For the past three years, Darren has led the Welding Systems Integration team at TWI Ltd, a research and technology organisation with expertise in materials joining and engineering processes. It also houses the professional institution, The Welding Institute.
Working with new technologies
Darren leads a team that is responsible for assisting members with their digital welding and joining challenges, as well as setting TWI’s automation strategy.
“We apply innovations in digital manufacturing across a variety of welding technologies,” Darren explains. “For example, we could be working on artificial intelligence, automated machine learning, and digital twins (modelling and simulation). The main challenges come from translating a theoretical approach to a practical approach, which can be generically applied across different welding systems.”
As well as working with new technologies, Darren had the additional challenge of establishing his team, which was new to TWI when he first joined the company. His leadership steered the team in the right direction and, he admits, accelerated his professional development.
“The team has grown, alongside the number of projects we have won and are currently managing,” Darren says. “As the team has developed, it has given my interpersonal skills a chance to mature, alongside my technical skills.”
A stint in academia
Darren’s technical expertise is partly down to a stint in academia and research before joining TWI. It all started with an undergraduate degree at the University of Sheffield, followed by a master’s at the same university in Electronics, Automatic Control and Systems Engineering.
Keen to continue learning, but also gain industry experience, Darren embarked on an Engineering Doctorate (EngD) in Systems at the University of Bath.
As part of his EngD, he undertook a research placement at Rolls Royce. “I created a mathematical model of one of their Linear Friction Welding machines that enabled fault detection and prediction,” he explains. “This model made it possible to reduce machine downtime and increase production efficiencies.”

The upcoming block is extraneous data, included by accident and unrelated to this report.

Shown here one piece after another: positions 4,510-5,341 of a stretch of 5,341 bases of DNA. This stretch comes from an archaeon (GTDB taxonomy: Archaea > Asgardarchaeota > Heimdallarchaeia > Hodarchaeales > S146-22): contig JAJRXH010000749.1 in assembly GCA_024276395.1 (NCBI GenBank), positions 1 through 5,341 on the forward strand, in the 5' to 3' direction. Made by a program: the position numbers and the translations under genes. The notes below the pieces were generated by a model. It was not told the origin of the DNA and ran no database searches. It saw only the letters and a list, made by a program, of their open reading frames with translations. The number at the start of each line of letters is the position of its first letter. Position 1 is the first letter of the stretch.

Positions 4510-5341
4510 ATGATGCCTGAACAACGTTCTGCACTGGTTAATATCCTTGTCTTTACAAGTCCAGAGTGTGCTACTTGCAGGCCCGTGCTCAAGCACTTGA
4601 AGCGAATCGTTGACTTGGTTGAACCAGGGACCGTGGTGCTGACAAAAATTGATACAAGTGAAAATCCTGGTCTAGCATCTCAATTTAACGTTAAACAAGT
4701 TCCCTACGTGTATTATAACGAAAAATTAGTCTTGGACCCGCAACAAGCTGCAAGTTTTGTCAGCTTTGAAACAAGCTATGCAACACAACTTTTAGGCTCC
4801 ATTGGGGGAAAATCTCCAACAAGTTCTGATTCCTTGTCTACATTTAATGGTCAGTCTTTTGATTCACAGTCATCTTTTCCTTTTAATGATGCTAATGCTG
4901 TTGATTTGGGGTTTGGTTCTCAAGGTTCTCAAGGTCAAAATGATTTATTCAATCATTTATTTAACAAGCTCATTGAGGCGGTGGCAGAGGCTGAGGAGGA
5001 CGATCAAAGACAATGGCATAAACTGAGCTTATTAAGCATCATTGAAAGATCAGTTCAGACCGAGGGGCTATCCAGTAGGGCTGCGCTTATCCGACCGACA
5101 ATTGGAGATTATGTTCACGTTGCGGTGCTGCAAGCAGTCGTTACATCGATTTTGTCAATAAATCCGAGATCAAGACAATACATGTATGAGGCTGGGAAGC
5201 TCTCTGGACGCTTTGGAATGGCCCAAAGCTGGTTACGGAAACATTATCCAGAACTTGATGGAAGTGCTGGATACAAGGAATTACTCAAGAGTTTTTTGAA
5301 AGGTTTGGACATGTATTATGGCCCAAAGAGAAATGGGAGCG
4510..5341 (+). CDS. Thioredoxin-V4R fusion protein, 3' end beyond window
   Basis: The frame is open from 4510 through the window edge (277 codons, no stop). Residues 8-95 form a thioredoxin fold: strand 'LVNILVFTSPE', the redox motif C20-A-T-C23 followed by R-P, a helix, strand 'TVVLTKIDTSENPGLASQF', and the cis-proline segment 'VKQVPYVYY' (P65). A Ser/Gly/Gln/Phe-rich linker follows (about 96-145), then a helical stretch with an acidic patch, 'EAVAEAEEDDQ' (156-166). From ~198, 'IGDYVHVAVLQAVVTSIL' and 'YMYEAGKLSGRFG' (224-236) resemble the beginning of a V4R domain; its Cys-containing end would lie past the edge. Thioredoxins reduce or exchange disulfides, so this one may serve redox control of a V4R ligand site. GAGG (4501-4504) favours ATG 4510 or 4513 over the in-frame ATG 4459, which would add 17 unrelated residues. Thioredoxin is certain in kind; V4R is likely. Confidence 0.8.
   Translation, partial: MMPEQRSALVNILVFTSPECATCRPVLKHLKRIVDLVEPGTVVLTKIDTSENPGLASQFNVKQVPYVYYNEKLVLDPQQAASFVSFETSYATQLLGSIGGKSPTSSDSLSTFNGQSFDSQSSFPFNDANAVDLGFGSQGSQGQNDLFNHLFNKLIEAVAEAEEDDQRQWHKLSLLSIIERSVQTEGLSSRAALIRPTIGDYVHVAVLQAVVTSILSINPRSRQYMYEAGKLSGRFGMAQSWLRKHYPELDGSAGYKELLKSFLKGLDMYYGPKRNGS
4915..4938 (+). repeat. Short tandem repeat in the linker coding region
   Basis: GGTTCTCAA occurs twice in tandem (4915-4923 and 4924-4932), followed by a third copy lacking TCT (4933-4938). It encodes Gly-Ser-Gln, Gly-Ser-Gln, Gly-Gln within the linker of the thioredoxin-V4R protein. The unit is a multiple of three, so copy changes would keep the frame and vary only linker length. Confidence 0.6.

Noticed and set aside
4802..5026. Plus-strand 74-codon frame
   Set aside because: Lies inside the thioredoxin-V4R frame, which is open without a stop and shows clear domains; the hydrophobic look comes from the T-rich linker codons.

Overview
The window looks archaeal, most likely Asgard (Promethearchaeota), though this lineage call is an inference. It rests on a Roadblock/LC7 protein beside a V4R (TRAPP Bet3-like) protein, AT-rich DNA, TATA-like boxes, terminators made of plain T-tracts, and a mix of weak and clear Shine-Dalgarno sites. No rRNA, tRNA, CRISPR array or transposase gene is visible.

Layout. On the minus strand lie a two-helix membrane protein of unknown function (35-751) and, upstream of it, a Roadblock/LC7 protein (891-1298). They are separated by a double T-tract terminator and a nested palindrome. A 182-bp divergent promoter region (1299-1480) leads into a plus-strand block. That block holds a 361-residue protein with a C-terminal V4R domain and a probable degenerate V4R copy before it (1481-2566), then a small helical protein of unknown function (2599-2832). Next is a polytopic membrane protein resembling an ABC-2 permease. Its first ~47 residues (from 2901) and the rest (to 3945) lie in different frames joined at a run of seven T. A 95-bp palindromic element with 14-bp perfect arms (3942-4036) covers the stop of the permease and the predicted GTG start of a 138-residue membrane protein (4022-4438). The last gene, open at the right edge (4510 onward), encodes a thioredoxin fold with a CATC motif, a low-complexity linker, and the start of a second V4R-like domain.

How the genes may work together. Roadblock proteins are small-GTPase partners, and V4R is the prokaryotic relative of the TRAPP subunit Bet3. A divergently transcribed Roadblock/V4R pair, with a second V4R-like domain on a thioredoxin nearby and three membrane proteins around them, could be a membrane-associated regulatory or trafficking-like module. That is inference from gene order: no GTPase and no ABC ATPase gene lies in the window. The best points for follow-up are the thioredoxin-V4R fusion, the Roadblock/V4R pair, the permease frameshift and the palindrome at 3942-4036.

Darren so impressed Rolls-Royce that they hired him after his EngDoc, tasking him with setting up a brand new, state-of-the-art production facility - the Advanced Blade Casting Facility.
Inspiring engineers worldwide
Alongside furthering his own career, Darren is interested in helping others make fulfilling career choices. As a student at the University of Sheffield, he mentored young people at local schools in Doncaster.
“This set off a spark in me,” he said. “I recognised that when you put in the effort to help others, it feels good. After that, while at Rolls-Royce, I joined in the STEM ambassador activities, speaking to students at local schools, colleges and universities.”
From there, Darren’s volunteering grew, as he set up and chaired a Young Professionals committee for the IET South Yorkshire Local Network and joined the IET Communities Resourcing Committee. He’s currently on the IET Volunteer Engagement Board, where he brings his experience of communities to develop our volunteer strategy.
Now that he’s a Fellow, Darren sees more opportunities to get involved in the IET. “I’m looking forward to engaging with other Fellows, networking and further broadening my perspectives as an engineer,” he says. “I’d also like to extend my reach as a volunteer by reaching and inspiring engineers worldwide.”
If you’re keen to get recognition for your professional achievements and play a greater role in our community, find out more about becoming an IET Fellow.